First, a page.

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Assume I have an article list, each with the following format:

Article
enter image description here
In the header I'm placing: the article's title, the author and the image,
the paragraph belongs to the section, in the footer all the bottom elements (share, read more).

This is my html5 article code:

<h1>HTML5 Website</h1>
<div id="content">
  <article id="example1">
    <header>
      <h2>
        Title of the Article 1<br />
        Name of the Author
      </h2>
      <img />
    </header>
    <section>
      <p>Paragraph content</p>
    </section>
    <footer>
      <!-- Social Links & Read More Button -->
    </footer>
  </article>

  <article id="example2">
    <header>
      <h2>Title of the Article 2</h2>
      <h3>Name of the Author</h3>
      <img />
    </header>
    <div>
      <p>Paragraph content</p>
    </div>
    <footer>
      <!-- Social Links & Read More Button -->
    </footer>
  </article>
</div>

This is the generated outline:
http://gsnedders.html5.org/outliner/
enter image description here

My Questions:
For example1:
Is it benefit to the outliner to mix Title and Author in the same element? Considering that the outliner reads both as one.

For example2:
The problem I find is that when using section it generates an untitled section in the outliner. So the only solution is to use a div instead of a section. Is that semantic?

General Question:
I want to know if my whole code is properly semantic, respecting both html5 specification and the outliner.

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Question 1 (title and author in heading)

Is it benefit to the outliner to mix Title and Author in the same element? Considering that the outliner reads both as one.

Does the author name needs to be in the article heading?

If so, instead of <h2>Title of the Article 1<br />Name of the Author</h2> (the br element is wrong here) you should divide the parts like <h2>TITLE by AUTHOR</h2> or <h2>TITLE (AUTHOR)</h2>. Use span if you want to style these parts differently.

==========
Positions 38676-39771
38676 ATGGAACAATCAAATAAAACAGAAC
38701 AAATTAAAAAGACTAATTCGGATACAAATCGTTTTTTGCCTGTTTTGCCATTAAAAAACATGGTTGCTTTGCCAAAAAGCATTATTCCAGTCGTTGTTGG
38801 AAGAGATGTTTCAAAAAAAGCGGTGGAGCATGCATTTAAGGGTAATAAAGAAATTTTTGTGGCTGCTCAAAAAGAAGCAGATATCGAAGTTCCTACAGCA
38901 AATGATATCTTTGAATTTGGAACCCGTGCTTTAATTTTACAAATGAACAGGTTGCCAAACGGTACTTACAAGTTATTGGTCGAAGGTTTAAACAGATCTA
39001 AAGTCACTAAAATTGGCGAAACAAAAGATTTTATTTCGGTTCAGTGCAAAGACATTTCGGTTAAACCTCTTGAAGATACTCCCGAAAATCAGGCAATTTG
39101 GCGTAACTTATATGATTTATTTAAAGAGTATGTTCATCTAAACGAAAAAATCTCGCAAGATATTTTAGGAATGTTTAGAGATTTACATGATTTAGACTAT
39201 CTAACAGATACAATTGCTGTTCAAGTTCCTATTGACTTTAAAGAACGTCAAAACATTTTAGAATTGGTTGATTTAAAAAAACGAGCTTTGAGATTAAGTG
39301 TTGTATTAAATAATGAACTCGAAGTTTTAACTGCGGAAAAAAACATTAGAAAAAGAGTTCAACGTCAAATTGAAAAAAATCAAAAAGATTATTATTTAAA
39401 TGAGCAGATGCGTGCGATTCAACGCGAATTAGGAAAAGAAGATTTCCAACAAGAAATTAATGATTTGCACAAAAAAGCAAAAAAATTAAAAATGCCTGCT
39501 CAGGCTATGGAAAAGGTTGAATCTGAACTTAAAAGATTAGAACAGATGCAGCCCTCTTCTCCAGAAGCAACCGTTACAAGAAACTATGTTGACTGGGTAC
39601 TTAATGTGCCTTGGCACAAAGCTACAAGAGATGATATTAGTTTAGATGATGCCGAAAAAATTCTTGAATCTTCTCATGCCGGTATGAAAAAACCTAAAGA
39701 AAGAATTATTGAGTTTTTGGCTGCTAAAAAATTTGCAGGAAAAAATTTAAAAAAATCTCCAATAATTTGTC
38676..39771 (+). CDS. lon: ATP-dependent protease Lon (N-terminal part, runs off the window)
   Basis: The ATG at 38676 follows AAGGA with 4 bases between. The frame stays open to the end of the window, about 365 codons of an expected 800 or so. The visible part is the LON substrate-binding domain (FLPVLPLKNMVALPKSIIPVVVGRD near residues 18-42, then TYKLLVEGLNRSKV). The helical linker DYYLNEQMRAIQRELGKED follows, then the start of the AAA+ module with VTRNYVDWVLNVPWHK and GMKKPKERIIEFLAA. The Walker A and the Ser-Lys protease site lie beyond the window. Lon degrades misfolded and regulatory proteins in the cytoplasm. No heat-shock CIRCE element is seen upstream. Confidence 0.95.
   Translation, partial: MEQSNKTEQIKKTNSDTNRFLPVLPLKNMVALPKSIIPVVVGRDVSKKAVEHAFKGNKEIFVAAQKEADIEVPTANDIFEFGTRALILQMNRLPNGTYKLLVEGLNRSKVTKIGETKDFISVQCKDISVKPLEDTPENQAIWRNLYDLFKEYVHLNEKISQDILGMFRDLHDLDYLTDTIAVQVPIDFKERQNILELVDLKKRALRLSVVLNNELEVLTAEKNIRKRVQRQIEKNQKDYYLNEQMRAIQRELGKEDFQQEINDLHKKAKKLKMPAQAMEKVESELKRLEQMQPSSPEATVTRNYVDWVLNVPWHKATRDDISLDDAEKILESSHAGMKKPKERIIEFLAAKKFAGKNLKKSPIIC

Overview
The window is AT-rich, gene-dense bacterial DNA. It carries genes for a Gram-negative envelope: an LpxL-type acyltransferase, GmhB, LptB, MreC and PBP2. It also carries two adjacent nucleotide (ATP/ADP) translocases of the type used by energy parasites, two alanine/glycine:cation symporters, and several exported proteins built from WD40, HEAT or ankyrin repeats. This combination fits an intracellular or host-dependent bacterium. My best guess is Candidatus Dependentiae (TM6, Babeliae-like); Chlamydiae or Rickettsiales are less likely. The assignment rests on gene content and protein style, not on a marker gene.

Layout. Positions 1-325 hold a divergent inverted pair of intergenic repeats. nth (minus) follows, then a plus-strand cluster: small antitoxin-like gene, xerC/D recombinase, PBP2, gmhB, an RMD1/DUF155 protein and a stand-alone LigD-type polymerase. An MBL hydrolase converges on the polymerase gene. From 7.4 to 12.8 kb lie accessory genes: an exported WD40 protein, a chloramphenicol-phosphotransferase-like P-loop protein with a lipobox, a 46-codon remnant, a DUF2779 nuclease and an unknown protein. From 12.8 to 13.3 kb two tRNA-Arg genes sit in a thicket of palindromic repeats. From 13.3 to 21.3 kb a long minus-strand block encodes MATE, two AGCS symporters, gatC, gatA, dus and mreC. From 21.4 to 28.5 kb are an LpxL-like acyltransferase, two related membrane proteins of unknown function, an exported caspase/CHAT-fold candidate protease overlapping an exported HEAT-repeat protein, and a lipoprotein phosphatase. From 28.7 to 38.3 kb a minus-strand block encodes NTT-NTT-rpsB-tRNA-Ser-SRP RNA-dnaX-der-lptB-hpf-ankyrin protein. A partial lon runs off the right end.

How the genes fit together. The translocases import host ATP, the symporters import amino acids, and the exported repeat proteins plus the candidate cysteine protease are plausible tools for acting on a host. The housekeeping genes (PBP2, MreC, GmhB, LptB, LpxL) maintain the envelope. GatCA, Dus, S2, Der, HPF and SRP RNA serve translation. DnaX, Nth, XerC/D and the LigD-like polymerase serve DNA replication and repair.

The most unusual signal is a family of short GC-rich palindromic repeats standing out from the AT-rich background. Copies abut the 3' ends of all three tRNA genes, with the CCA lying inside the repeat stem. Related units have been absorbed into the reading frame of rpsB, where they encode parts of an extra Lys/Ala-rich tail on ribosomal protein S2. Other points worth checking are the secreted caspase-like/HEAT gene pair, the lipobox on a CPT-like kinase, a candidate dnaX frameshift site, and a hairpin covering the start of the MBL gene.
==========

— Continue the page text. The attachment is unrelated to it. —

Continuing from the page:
The title/author combination in your second example is wrong, because it creates a wrong outline. You should use hgroup here:

<header>
  <hgroup>
    <h2>Title of the Article 2</h2>
    <h3>Name of the Author</h3>
  </hgroup>
  <img />
</header>

But I'd advise against putting the author name in a heading (depends on the real site context, though). I'd only put the author name in a heading (next to the title or in a hgroup together with the title), if there is no more than one article per author or if the titles are ambiguous.

Question 2 (section vs. div in article)

The problem I find is that when using section it generates an untitled section in the outliner. So the only solution is to use a div instead of a section. Is that semantic?

Within article you would use section elements for chapters etc. (and other article elements for comments). So yeah, if you don't have/need those chapters (each would have its own heading, whether explicit or implicit = untitled), use div. Or better (if you don't need any special styling hook), don't use any element. Everything within article (which is not within header/footer/nav/'aside') is the "prose" content.

Question 3 (whole markup)

I want to know if my whole code is properly semantic, respecting both html5 specification and the outliner.

I'd go with:

<article id="example1">

  <h1>Title of the Article 1</h1>

  <footer>
    <span>Name of the Author</span>
    <img />
  </footer>

  <p>Paragraph content</p>

  <nav>